John Artis, co-defendant for ‘Hurricane’ Carter, dies at age 75

HAMPTON, Va. (AP) – John Artis, who was wrongfully convicted along with boxer Rubin “Hurricane” Carter in a triple murder case made famous in a 1975 song by Bob Dylan and a 1999 film with Denzel Washington, has died. He was 75.

Artis died Nov. 7 of a gastric aneurysm at his home in Hampton, Virginia, said Fred Hogan, his longtime friend who worked to help overturn the verdicts of Artis and Carter.

Artis and Carter were convicted of a 1966 homicide at a bar in Paterson, New Jersey. The three victims were white; Witnesses said the two men who killed them were black. Artis and Carter were each sentenced to three life sentences after being convicted by an all-white jury based primarily on the testimony of two thieves, who later withdrew.

Dylan became aware of Carter’s situation after reading the boxer’s autobiography. He met Carter and co-wrote the song “Hurricane”, which he performed on his Rolling Thunder Revue tour in 1975. After years of appeals and advocacy, including by the great boxer Muhammad Ali and other celebrities, the men were released.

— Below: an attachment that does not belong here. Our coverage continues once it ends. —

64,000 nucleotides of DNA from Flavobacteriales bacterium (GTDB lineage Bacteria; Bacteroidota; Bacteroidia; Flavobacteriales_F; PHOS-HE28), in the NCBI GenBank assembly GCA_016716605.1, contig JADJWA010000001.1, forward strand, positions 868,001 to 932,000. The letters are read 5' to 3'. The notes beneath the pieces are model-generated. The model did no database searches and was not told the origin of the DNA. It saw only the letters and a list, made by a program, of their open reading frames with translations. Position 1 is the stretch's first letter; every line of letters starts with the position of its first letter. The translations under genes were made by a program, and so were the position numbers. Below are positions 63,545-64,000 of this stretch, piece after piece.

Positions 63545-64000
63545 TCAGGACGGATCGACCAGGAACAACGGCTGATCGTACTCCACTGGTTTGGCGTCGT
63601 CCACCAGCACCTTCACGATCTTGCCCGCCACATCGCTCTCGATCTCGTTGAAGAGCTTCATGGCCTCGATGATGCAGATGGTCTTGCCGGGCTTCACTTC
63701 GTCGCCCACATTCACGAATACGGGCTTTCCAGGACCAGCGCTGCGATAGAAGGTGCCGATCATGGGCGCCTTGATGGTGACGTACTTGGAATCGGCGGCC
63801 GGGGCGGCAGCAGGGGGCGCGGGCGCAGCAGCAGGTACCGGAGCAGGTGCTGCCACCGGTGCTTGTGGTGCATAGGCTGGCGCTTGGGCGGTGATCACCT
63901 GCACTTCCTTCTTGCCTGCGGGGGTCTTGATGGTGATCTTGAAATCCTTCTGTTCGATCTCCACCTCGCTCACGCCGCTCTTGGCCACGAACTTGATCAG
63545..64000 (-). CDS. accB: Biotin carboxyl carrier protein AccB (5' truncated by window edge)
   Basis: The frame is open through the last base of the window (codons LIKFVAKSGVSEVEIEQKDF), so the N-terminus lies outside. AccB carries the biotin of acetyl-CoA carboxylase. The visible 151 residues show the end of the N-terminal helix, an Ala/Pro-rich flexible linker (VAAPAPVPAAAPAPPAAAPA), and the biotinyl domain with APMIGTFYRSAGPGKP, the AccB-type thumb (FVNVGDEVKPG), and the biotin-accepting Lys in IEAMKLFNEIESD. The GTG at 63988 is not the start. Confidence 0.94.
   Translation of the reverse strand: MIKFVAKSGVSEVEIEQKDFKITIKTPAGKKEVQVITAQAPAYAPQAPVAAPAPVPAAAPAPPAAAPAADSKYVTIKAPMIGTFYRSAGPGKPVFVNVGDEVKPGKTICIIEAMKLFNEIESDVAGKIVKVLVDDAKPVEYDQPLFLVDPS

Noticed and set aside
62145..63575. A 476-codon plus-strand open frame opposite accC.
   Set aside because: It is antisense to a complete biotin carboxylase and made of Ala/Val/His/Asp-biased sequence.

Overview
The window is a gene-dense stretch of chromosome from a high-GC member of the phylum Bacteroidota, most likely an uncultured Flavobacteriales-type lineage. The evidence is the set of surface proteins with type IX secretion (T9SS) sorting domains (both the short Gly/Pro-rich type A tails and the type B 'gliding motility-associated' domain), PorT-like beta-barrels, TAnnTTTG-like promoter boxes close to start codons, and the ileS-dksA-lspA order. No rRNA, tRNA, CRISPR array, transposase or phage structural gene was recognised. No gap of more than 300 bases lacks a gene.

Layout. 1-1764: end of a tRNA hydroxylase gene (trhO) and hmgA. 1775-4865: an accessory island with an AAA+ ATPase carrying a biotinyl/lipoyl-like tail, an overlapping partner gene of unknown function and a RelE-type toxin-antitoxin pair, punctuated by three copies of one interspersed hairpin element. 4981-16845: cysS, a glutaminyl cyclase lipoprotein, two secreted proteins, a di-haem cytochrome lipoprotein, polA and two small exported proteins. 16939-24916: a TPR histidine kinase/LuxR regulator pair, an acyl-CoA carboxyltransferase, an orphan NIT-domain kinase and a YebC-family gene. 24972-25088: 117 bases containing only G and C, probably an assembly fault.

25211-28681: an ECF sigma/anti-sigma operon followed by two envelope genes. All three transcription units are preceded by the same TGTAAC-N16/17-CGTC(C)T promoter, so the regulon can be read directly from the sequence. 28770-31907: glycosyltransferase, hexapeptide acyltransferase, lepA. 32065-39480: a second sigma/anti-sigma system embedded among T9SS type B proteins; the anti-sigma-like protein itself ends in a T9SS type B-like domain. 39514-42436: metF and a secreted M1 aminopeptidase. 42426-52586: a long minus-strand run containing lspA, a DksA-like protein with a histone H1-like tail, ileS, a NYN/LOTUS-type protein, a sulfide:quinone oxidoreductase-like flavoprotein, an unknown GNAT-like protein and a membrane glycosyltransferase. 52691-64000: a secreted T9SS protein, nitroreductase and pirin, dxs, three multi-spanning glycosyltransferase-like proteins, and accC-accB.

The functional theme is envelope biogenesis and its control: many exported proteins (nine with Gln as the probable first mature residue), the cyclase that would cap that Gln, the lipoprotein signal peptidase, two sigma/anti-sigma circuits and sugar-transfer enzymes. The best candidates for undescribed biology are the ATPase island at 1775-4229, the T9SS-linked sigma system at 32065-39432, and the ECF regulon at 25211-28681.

Artis was released on parole in 1981. In 1985, U.S. District Judge H. Lee Sarokin dropped the verdicts, writing that the prosecution was “based on an appeal to racism rather than reason and concealment rather than disclosure.”

Hogan said Artis was the “forgotten man” in the case, which drew widespread attention to Carter, but little to Artis. He said Carter often called Artis his “hero” because Artis rejected an offer of a reduced prison sentence if he wanted to involve Carter in the killings. Artis and Carter remained close friends until Carter died in 2014, Hogan said.

“John was promised a lot of things that would have helped him avoid prison himself if he wanted to say that Rubin was involved in the crime. John said, ‘I’m not lying. We did not, we were not there, and I do not want to get involved in any of that, ‘said Hogan.

Hogan said Artis moved back to Virginia, where he was born and spent part of his childhood in the late 1980s. The New York Times reports that Artis advised inmates at the Norfolk Juvenile Detention Center.

Artis also volunteered and worked on cases of illegal conviction in both the United States and Canada, Hogan said.


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